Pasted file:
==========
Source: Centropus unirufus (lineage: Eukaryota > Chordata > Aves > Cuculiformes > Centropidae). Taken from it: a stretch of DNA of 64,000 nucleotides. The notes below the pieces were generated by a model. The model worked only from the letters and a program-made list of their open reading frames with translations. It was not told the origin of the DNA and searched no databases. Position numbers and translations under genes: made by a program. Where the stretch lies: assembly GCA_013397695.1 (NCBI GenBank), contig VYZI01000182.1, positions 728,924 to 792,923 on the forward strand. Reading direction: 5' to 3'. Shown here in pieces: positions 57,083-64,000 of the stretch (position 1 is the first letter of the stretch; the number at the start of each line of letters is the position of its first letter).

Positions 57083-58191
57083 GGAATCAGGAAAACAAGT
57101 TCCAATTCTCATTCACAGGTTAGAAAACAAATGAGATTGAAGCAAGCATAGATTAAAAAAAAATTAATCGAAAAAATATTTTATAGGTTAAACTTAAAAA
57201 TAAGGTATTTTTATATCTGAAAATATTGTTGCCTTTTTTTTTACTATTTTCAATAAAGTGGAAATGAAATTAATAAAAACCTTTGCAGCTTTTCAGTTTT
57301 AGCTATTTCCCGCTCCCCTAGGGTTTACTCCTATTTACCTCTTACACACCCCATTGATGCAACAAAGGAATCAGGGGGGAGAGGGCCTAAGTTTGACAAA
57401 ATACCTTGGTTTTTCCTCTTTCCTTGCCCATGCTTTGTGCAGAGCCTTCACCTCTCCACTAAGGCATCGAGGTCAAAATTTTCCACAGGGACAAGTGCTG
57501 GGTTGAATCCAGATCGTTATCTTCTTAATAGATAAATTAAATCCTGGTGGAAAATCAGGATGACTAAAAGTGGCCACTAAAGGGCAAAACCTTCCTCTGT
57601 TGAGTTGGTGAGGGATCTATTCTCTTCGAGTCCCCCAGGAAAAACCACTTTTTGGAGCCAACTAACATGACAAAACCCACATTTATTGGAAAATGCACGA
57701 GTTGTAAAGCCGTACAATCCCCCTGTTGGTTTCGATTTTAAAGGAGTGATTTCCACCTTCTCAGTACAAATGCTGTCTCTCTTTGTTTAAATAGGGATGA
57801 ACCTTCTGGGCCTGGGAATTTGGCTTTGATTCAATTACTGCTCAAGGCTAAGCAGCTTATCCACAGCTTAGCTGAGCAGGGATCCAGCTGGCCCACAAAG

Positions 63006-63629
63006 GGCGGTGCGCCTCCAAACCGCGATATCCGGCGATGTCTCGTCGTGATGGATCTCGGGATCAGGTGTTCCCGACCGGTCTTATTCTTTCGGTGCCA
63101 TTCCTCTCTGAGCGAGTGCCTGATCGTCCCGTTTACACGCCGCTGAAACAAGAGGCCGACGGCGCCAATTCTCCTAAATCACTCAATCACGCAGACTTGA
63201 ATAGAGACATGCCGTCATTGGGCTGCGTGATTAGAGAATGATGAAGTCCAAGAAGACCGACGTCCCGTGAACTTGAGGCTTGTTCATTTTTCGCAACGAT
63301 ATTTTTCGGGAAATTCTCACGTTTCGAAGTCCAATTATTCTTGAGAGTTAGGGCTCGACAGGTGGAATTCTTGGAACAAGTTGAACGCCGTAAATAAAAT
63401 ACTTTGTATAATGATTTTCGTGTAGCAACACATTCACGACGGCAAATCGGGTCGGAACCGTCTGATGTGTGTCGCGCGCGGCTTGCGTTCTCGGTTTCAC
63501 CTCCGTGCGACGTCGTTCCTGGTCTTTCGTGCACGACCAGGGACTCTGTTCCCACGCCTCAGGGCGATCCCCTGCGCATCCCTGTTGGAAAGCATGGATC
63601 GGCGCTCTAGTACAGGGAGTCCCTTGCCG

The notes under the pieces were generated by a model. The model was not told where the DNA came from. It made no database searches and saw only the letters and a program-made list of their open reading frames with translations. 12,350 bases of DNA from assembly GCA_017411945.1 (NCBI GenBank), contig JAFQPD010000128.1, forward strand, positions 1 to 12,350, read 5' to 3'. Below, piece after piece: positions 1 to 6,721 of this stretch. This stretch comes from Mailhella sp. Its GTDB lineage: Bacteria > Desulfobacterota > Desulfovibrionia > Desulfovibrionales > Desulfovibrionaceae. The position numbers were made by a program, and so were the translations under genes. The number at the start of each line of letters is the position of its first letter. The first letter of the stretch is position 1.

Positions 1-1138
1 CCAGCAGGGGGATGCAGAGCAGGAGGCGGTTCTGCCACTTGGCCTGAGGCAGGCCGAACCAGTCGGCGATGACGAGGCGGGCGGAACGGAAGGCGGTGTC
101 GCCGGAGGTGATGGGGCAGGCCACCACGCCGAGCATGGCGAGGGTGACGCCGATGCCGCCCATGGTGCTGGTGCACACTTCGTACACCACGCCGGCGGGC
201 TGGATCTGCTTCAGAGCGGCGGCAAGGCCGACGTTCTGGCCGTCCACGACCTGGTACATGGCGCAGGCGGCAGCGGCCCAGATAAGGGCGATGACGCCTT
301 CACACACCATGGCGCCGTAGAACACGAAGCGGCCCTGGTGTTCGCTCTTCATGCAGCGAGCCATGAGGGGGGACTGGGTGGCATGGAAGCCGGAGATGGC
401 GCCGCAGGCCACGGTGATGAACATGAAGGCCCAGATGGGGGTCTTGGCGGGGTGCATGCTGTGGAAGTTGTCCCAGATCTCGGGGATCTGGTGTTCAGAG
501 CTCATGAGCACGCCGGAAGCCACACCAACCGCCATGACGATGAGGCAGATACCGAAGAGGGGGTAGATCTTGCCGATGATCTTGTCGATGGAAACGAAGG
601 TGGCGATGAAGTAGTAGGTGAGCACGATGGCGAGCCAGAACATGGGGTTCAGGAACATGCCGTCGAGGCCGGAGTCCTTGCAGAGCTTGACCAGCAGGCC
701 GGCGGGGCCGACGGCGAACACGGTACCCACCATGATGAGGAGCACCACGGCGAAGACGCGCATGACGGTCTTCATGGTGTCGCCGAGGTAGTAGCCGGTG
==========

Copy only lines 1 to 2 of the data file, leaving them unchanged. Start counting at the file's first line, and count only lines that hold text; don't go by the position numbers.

Source: Centropus unirufus (lineage: Eukaryota > Chordata > Aves > Cuculiformes > Centropidae). Taken from it: a stretch of DNA of 64,000 nucleotides. The notes below the pieces were generated by a model. The model worked only from the letters and a program-made list of their open reading frames with translations. It was not told the origin of the DNA and searched no databases. Position numbers and translations under genes: made by a program. Where the stretch lies: assembly GCA_013397695.1 (NCBI GenBank), contig VYZI01000182.1, positions 728,924 to 792,923 on the forward strand. Reading direction: 5' to 3'. Shown here in pieces: positions 57,083-64,000 of the stretch (position 1 is the first letter of the stretch; the number at the start of each line of letters is the position of its first letter).

Positions 57083-58191